Selena Swartzfager, leader of the Mississippi Council for Economic Education, writes an insightful article about second chances and the importance of raising your children to know sound economic principles. Swartzfager believes that no one is ever too young to become financially literate. It doesn’t matter if you’re only twelve, you can still learn about opportunity costs, the importance of savings and W-9s.
By Amy Rosen, President & CEO of Network for Teaching Entrepreneurship (NFTE).
There are many things we expect young people to learn.
To give them the best possible chance in a shrinking job market, we want students to focus on STEM subjects – science, technology, engineering and math. We also expect them to be good writers. Demonstrate good social skills and manners. And, dear to my heart, learn an entrepreneurial mindset of ambition, persistence and creativity. And on and on. Read more…
Practice Makes Perfect
How can our children learn the necessary skills and knowledge to be financially literate? Like reading and driving and other important life skills, one try, one course, one time is not enough to be proficient.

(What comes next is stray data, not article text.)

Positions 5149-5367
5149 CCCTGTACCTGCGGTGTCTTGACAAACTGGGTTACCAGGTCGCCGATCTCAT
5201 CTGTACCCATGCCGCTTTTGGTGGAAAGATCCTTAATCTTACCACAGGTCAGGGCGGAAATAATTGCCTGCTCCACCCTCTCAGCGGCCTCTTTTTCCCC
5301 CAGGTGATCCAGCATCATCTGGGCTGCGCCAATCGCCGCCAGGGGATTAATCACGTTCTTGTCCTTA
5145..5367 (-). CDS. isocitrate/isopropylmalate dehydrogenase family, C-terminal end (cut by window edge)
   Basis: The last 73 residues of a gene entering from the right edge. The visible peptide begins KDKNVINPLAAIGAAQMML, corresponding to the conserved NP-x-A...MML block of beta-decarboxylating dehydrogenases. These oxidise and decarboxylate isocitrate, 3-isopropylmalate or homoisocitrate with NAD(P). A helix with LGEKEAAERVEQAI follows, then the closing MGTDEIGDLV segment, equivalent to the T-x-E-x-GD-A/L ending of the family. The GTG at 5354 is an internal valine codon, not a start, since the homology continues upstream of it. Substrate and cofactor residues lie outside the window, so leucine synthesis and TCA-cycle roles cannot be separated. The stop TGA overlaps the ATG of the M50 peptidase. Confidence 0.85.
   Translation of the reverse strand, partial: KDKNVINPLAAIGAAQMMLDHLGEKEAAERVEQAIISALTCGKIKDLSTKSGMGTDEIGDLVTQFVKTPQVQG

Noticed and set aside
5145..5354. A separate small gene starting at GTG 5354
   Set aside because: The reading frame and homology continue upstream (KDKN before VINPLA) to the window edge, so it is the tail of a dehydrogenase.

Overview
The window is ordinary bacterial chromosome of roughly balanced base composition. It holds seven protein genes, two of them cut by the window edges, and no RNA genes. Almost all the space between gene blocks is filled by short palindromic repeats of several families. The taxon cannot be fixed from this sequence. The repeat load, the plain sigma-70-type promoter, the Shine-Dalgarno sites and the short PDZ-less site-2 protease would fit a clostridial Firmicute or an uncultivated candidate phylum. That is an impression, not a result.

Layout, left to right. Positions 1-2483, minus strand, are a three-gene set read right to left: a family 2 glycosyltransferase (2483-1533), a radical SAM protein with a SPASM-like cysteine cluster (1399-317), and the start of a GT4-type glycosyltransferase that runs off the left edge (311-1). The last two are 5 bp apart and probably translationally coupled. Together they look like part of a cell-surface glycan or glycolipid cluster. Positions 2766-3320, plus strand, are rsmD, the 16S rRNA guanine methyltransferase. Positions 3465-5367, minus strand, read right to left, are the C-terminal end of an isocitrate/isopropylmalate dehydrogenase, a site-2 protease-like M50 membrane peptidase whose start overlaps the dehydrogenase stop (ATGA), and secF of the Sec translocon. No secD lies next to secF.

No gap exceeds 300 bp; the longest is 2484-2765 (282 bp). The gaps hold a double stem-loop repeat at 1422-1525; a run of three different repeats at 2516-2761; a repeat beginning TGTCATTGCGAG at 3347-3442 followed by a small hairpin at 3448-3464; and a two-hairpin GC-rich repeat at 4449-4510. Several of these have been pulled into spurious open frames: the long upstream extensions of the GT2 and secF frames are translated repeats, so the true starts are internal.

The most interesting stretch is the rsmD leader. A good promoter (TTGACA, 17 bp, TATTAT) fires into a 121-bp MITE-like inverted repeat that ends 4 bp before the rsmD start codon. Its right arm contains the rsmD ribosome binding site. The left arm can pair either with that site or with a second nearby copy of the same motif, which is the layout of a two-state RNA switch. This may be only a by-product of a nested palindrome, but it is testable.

To learn to drive a car, students must learn the rules of the road. To drive their financial lives, students need to learn the rules of good financial life, such the importance of saving, budgeting, and protecting their money. Just as reading about driving is not enough, students need to practice as they go. Read more…
I am proud to be Co-Chair and Co-Founder of the Financial and Economic Literacy Caucus (FELC) in the U.S. House of Representatives. In 2005, former Congresswoman Judy Biggert and I joined forces to found the first Congressional caucus devoted to furthering financial literacy for all Americans. Over the years, FELC has supported legislation, hosted briefings, and engaged federal agencies on promoting financial literacy at all levels of policy. I am happy to have Congressman Steve Stivers of Ohio, as the new Co-Chair for our Caucus. We share a belief in the power of financial literacy to decrease inequality and increase financial stability and hope for one’s future. Read more…
By David Nelms, Chairman & CEO of Discover Financial Services
Financial education in school, coupled with regular money discussions at home, is necessary to help students become knowledgeable about money, establish good financial habits and avoid the economic pitfalls that can derail them from achieving their goals. As parents, teachers and community and business leaders, we are accountable for providing young people with access to academic instruction and life skills training. When we fail to do so, we deprive them of the knowledge they need to make good financial decisions that have lasting implications to their futures. Read more…
We’re broadcasting live from Tisch WNET Studios at Lincoln Center for the 13th Annual National Economics Challenge!
Watch the Quiz Bowl Finals in the David Ricardo and Adam Smith Divisions.
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Voting ends May 21 at 11:59 pm ET. Video contest has no influence on National Economics Challenge judging.